The 2010 Kazakh television series Astana My Love puts forth a carefully crafted representation of post-Soviet Kazakh life, wherein the young are wealthy and citizens live a material existence equivalent to that of Western capitalist countries. Sponsored by the Kazakh Ministry of Culture through the state-run Kazakhfilm Studios, in joint production with the Turkish Radio and Television Corporation, Astana My Love portrays Kazakhstan without a past— bereft of its nomadic history and long years of Soviet rule— focusing exclusively on the country's present and future. In Astana My Love, the future is bright and prosperous, largely a consequence of the vision and leadership of Kazakhstan's president Nursultan Nazarbayev.
Nariman Turebaev's 2014 film, Adventure, was also produced by Kazakhfilm Studios. However, it provides for a very different reading of post-Soviet Kazakh life. If Astana My Love concerns the winners of post-Soviet transition, Turebaev's film focuses on the 'losers'— the small, lost and emotionally dispossessed. Adventure transports the nameless narrator of Dostoyevsky's 1848 novella White Nights from the streets of St. Petersburg to the leafy avenues of Almaty.
Marat, the protagonist, is a quiet and lonely nighttime security guard. His life is not marked by affluent materialism but rather by the atomization of contemporary urban life. As successful business workers flock into the building in the morning, Marat is finishing his solitary night shift. His austere living conditions are rooted in the everyday struggle of life in a city, and of negotiating the empty consumer choices of contemporary Kazakh capitalist society. Despite the abundance of choice, Marat only buys eggs at the supermarket.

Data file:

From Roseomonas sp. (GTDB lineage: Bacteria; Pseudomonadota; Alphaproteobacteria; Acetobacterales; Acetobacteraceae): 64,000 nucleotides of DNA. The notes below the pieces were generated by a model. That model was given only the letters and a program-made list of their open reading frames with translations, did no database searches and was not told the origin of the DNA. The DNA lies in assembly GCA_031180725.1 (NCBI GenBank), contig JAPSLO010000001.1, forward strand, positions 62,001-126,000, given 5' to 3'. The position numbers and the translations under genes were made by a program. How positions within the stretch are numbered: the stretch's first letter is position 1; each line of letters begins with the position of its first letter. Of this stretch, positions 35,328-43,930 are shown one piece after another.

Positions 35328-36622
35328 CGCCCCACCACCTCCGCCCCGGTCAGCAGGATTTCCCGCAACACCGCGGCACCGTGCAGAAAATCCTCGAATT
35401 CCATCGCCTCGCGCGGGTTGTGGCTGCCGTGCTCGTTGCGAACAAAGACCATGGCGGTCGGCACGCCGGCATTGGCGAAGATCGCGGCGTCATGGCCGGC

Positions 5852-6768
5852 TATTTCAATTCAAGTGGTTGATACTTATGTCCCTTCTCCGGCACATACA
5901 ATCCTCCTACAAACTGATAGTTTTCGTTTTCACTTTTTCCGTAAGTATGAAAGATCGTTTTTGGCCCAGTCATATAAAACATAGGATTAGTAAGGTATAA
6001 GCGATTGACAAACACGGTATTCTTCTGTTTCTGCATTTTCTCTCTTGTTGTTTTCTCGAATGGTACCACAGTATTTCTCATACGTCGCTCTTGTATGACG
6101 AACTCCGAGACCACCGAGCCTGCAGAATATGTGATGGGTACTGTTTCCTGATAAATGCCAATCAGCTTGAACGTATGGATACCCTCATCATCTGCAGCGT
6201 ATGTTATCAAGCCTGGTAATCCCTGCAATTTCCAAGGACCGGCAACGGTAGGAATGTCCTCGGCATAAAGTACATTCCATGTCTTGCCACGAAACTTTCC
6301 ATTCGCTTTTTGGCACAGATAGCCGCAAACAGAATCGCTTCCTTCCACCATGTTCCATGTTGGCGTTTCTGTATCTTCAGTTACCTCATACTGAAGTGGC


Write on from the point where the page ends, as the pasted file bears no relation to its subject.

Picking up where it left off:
Like the protagonists portrayed in the works of Turebaev's mentor, Kazakh New Wave director Darezhan Omirbaev, Marat's life in Adventure is a demonstration of how identity and nationhood can be encountered in the ordinariness of the everyday, in the small seemingly insignificant moments of existence, in the quiet emotional and psychological reflection of personal journeys of transition to new states of being. Marat's isolation in the bustling city— his quietness, solitude and loneliness— evoke the everyday struggles of ordinary people. In this way, Turebaev captures the reality of day-to-day life in Almaty: bus journeys, cleaning shoes, shopping at the supermarket, drinking tea, work and sleep. Like Omirbaev, Turebaev focuses closely on the little details, the long, slow, lingering shots of the ordinary.